• That is why he had to take it back.

        • spatula6554

          He probably used a metric crescent wrench to put those in.

          • Metric Wrench

            I resemble that remark

      • Number_Six

        Here's a good private shop story: back in '89 I drove out off the lot in a brand-new Mustang LX 5.0 notchback. Still one of the most exciting days of my life. But a few miles down the road I realized there was a weird noise coming from the hindquarters. I took it back to the dealer and got the response, "we didn't hear anything". It was like someone was trapped in the trunk, so I don't know how they missed it. I took it to the little shop down the road, buddy drove it for a few minutes, came back and said "the rear shock was never properly bolted to the mount." He fixed it in a few minutes and charged me nothing. I made sure the guy worked on all the family's vehicles after that.

        • That is a hearting story. I am always hopeful that a new mechanic will be my lifelong mechanic.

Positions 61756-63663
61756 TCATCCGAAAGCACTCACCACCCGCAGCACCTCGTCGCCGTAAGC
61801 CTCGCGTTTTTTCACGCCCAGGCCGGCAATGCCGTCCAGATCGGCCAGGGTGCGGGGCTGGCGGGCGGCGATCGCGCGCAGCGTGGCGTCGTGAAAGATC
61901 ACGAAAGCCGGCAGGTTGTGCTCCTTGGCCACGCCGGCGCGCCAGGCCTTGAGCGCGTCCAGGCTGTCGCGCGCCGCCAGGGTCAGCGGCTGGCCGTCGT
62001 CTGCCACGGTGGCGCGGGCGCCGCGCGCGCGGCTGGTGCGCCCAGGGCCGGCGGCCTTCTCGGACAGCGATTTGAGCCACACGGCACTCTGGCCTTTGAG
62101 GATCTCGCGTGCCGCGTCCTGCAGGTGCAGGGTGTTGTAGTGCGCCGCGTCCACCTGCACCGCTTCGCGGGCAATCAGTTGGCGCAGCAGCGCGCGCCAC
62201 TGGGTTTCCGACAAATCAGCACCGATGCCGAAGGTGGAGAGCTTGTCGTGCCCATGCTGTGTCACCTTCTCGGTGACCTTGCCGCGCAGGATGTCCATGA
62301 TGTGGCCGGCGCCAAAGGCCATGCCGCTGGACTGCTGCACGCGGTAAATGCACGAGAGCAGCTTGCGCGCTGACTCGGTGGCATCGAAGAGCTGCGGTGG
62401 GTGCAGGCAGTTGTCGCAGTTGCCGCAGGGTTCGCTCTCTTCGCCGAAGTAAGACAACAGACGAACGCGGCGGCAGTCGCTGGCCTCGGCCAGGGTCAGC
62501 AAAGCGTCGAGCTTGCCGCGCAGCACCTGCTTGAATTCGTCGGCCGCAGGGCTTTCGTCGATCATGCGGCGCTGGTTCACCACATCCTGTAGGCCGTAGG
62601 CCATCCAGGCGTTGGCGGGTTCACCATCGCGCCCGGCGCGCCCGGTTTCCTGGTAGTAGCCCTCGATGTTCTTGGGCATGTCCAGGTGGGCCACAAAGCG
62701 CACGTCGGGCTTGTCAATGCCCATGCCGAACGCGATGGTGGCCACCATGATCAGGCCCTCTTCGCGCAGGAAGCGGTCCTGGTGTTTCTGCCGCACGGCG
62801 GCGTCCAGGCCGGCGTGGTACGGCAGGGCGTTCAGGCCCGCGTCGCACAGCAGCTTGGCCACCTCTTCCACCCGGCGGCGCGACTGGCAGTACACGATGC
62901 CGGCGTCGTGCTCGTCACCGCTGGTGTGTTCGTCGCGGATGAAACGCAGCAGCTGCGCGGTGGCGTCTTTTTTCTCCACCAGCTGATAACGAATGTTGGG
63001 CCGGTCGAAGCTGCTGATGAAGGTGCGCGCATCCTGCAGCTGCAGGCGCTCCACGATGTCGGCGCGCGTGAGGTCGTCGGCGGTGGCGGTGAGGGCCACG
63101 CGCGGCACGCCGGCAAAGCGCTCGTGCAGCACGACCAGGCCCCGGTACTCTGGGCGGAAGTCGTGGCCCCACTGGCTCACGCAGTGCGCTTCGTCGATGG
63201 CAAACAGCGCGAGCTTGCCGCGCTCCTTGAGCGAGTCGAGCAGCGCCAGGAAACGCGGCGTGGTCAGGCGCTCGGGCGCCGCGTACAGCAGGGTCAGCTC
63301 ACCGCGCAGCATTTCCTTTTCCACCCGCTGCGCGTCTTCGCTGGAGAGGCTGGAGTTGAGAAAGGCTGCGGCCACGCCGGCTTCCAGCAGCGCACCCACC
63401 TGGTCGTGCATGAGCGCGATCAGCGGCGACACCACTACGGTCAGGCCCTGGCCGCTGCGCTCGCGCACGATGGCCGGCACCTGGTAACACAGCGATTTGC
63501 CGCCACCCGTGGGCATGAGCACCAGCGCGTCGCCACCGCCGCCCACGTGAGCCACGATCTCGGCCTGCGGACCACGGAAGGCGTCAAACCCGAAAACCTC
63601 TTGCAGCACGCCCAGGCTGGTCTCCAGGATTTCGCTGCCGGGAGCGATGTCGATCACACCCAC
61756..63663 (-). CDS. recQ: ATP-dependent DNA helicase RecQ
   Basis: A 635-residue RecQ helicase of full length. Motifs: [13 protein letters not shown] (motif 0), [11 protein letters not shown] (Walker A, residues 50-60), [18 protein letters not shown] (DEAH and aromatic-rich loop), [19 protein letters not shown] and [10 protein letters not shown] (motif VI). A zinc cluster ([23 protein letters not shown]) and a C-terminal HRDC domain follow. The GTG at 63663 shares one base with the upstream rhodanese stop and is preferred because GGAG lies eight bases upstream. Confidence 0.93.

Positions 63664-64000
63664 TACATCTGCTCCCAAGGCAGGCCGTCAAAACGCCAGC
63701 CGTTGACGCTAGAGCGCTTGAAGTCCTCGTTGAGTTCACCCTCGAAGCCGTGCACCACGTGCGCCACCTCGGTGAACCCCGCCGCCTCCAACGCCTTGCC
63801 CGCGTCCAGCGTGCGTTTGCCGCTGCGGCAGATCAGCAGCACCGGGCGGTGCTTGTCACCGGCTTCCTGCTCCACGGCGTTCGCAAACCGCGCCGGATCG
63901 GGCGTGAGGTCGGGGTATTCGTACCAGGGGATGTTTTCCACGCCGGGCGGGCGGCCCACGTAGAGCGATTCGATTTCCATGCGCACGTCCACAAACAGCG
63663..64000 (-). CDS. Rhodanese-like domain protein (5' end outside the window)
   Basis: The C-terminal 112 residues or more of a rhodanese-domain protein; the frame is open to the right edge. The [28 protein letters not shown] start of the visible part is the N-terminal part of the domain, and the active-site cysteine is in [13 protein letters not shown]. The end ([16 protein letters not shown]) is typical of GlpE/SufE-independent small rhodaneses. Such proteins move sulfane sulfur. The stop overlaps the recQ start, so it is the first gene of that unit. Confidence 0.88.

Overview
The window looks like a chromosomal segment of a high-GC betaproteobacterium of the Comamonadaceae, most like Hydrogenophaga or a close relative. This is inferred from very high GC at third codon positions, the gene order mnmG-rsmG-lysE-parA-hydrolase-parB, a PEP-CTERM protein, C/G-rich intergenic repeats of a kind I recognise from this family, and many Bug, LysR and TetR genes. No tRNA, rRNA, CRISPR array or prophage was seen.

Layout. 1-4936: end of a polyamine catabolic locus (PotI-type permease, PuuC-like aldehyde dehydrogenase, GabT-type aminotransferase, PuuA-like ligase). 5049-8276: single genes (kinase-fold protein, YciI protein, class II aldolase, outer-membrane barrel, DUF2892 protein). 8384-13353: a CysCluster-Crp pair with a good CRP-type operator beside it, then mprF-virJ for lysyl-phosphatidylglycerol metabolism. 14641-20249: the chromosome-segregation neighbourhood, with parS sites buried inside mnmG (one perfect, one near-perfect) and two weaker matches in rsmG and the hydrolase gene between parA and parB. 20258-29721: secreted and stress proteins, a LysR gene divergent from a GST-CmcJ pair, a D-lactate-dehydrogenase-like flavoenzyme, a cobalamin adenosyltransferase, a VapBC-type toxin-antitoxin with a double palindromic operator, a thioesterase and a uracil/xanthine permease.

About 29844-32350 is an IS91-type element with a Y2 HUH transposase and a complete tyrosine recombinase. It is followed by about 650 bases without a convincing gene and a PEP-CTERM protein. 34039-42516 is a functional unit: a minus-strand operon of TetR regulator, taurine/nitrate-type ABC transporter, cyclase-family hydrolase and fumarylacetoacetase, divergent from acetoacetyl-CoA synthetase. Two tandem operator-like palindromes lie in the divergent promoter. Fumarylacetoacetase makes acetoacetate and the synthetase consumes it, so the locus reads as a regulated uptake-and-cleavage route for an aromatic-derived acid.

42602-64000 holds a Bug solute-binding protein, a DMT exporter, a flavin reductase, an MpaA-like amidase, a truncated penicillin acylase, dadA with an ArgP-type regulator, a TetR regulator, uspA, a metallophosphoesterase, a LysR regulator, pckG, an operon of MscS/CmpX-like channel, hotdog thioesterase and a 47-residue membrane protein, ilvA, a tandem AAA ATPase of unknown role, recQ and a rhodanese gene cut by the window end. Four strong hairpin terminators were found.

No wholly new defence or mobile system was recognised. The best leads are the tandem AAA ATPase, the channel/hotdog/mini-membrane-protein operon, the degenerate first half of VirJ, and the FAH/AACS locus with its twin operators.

• Full disclosure. In the last 20 years, I've had probably 20 vehicles. I can count on my fingers the number of times those cars have been in to see a mechanic, primarily because of stories like these. My best advice is to do as much work as you can yourself and constantly grow those skills and your inventory of tools. When you do reach a point where you need a professional, be as specific as you can (even to the point of taking only a subassembly in for repair) and demonstrate to the shop that you know what you're talking about. Keep a record of the places that have served you well, and give them your repeat business.

        • Two things:

          (1) My father used to be a professional mechanic and one of my brothers is a professional mechanic. I believe my entire family and I agree with you on all of those points.

          (2) You've owned more vehicles than I have. I'm not sure which one of us should feel better about that fact.

          • You just keep them longer than I have. With age, marriage and kids, I've slowed down too. The desire is still there but the priorities have changed.

  • JayP2112

    I've got a list of crappy service stories as long as my arm. I'm not a tough customer. I just don't like stupidity.

    One bad, one good:
    Last month before the weather got warm, the gal I'm dating said she had a light on the dash come up… it's a new car with the 'Lo Tire' pressure idiot light. She took it to the dealer since she was right by there. She gets an oil change (not needed for another 5k miles), gets a car wash that only smeared the dirt and a checklist that everything was dandy.